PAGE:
Today, Microsoft announced the availability of Azure SDK v1.2, with related tools for Visual Studio.
This release is a big deal, both from an app-enabling point of view and from an ease-of-deployment point-of-view. Here’s a quick look at what’s new with Application Support, with .NET 4 and IntelliTrace. The next post will cover deployment.
Application support with .NET 4.0
The really big deal with v1.2 is support for the .NET 4 framework! Just choose .NET 4 as your target framework for any of your cloud-targeted projects:
Once you deploy your app to the cloud, you’ll see the all-new Guest OS 1.3 that supports .NET 4:
Sweet! And you can still manage your OS upgrades. If you want your existing apps to use an older OS version, just click OS Settings… and configure your service for manual OS selection:
As long as you choose .NET 4 as your role’s target framework, you’ll be all set for IntelliTrace with your Azure app. You enable IntelliTrace within the all-new Publish wizard. Note that you can still simply create a deployment package without actually publishing to Azure. For actual publishing, you’ll need to have a Storage account configured, as that’s where the deployment package is pushed to, prior to deploying it to your actual Azure Service:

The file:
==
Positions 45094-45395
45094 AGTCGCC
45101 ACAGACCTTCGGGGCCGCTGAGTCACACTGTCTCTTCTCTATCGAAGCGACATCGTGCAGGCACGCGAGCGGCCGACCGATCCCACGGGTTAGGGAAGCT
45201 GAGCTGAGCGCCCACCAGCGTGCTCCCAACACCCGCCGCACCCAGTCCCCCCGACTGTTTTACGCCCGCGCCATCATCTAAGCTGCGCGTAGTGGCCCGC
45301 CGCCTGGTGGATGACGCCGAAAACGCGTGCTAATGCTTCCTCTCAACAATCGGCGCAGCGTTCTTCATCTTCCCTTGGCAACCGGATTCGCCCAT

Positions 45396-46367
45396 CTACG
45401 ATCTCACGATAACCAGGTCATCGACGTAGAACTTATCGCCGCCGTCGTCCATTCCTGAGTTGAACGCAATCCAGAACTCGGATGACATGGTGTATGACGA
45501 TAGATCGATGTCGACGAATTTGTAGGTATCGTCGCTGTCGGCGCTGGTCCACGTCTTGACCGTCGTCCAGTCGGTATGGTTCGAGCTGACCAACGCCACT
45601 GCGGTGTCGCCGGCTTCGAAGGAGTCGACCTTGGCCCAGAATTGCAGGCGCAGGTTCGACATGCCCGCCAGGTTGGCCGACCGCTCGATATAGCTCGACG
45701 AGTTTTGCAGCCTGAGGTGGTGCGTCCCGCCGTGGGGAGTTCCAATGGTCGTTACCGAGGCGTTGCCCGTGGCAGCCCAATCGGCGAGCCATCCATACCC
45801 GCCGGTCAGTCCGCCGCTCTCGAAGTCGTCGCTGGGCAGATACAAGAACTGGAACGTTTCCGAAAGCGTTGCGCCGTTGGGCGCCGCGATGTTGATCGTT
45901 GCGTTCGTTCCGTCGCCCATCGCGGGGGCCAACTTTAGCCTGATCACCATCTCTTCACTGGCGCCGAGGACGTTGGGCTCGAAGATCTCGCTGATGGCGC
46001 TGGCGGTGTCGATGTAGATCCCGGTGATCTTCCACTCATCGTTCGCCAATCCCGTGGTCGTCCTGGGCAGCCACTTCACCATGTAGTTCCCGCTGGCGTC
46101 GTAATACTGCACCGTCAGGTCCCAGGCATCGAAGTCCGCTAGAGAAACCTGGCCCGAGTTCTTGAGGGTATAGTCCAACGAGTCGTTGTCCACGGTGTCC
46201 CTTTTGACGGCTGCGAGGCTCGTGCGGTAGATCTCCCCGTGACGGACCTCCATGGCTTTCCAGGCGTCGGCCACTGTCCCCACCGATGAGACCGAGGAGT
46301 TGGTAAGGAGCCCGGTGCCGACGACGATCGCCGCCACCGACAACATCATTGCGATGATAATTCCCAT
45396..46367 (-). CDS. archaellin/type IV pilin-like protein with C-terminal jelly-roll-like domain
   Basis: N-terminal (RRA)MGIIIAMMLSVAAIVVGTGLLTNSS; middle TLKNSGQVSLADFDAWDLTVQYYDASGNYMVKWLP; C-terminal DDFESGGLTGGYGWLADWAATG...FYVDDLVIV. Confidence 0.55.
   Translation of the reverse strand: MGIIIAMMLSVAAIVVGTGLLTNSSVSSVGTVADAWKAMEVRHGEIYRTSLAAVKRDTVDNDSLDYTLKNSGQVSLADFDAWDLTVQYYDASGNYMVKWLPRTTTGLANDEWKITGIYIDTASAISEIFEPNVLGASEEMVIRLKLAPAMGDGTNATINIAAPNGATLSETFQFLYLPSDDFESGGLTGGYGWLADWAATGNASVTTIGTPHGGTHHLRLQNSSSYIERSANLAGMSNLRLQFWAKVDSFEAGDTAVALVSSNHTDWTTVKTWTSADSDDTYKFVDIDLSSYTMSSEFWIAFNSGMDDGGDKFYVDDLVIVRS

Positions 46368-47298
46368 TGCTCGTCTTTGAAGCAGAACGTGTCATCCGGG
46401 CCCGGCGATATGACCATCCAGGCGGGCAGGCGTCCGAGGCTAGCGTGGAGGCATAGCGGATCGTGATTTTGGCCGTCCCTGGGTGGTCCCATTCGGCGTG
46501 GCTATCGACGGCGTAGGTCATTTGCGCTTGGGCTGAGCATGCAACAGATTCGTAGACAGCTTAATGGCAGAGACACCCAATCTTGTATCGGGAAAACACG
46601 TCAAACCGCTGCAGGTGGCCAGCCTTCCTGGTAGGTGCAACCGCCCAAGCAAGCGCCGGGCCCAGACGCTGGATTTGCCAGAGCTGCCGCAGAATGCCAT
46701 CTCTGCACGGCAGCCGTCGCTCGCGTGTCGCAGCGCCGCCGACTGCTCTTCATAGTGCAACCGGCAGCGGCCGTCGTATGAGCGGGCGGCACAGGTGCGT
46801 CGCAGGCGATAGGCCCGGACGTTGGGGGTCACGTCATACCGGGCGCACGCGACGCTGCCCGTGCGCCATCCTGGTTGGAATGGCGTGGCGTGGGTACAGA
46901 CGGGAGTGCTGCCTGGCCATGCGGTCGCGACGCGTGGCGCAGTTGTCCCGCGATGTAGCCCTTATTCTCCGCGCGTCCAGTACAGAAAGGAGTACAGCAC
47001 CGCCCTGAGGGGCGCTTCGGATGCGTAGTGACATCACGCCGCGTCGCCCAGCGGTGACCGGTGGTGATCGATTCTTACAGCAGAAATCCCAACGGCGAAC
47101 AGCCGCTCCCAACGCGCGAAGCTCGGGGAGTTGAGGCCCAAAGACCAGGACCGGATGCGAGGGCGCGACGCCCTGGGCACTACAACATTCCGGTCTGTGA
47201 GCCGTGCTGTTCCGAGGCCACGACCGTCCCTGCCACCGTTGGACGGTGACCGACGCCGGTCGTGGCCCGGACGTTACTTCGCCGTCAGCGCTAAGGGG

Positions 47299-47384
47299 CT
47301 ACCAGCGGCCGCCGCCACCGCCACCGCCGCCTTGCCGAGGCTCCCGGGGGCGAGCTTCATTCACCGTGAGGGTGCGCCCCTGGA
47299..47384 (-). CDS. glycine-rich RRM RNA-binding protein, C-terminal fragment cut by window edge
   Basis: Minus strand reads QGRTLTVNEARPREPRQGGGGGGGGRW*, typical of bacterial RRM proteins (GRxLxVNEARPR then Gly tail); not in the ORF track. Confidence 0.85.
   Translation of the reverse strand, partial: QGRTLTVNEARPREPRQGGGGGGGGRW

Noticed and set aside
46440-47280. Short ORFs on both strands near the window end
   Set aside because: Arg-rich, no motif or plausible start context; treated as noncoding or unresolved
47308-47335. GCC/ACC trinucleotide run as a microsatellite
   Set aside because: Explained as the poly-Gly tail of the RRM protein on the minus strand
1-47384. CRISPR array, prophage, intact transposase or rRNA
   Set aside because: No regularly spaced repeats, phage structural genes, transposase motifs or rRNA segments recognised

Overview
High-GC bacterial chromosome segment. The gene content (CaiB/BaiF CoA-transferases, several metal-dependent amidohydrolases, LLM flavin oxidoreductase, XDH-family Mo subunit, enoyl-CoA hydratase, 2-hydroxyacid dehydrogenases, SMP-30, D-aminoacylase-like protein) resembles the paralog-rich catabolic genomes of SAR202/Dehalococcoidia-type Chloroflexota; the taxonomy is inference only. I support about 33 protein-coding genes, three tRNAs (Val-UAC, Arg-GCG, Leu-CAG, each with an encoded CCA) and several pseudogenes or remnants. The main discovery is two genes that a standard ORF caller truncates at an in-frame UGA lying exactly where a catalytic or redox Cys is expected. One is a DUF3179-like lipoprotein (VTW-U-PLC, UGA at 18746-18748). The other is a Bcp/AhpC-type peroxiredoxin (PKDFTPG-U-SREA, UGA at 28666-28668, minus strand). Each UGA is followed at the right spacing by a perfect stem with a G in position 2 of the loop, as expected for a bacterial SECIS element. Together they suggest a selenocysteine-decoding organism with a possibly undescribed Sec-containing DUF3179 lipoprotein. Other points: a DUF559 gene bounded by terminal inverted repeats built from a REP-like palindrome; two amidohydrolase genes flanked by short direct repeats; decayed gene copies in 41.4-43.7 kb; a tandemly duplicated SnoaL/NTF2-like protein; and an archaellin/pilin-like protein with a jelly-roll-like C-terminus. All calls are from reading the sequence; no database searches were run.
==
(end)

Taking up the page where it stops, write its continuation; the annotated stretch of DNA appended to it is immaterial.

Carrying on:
Note: The Intellitrace option is disabled for .NET 3.5 deployments.
Once you’ve enabled IntelliTrace and deployed your app, you can access IntelliTrace data directly from Visual Studio. Just right-click your role instance and View IntelliTrace logs. Note that IntelliTrace is only available for roles with (IntelliTrace) next to the service+slot name.
And then… magic happens, right in Visual Studio:
Once this completes, you’ll see the IntelliTrace information presented in Visual Studio:
Go have fun!!!
This is a great Azure SDK release, especially with .NET 4 support. And IntelliSense is icing on the cake. Sweet, sweet cake…